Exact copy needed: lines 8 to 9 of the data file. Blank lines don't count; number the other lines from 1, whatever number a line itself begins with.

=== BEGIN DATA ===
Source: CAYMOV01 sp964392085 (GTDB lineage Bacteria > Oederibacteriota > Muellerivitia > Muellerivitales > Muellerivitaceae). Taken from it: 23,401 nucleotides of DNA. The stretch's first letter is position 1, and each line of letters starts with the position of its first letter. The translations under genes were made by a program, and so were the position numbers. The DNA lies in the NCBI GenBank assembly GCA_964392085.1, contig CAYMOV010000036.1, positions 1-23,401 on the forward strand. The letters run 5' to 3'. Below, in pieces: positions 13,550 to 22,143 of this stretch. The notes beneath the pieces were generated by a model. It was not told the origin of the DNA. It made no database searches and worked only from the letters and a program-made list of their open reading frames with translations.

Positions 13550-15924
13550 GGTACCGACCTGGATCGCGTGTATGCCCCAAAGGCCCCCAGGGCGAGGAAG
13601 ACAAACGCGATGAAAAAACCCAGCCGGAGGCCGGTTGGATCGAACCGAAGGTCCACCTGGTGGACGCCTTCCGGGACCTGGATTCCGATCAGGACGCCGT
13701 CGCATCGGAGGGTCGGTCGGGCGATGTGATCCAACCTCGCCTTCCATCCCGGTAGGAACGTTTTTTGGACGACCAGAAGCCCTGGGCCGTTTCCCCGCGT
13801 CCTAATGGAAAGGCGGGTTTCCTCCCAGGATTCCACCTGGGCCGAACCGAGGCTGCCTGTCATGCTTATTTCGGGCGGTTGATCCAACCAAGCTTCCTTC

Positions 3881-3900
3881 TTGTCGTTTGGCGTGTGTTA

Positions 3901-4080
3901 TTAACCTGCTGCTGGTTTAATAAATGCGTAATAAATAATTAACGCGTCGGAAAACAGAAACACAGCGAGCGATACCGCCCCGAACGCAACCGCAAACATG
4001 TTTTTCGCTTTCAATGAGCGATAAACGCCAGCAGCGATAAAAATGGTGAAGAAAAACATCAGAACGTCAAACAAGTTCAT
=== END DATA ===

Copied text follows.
3881 TTGTCGTTTGGCGTGTGTTA

Positions 3901-4080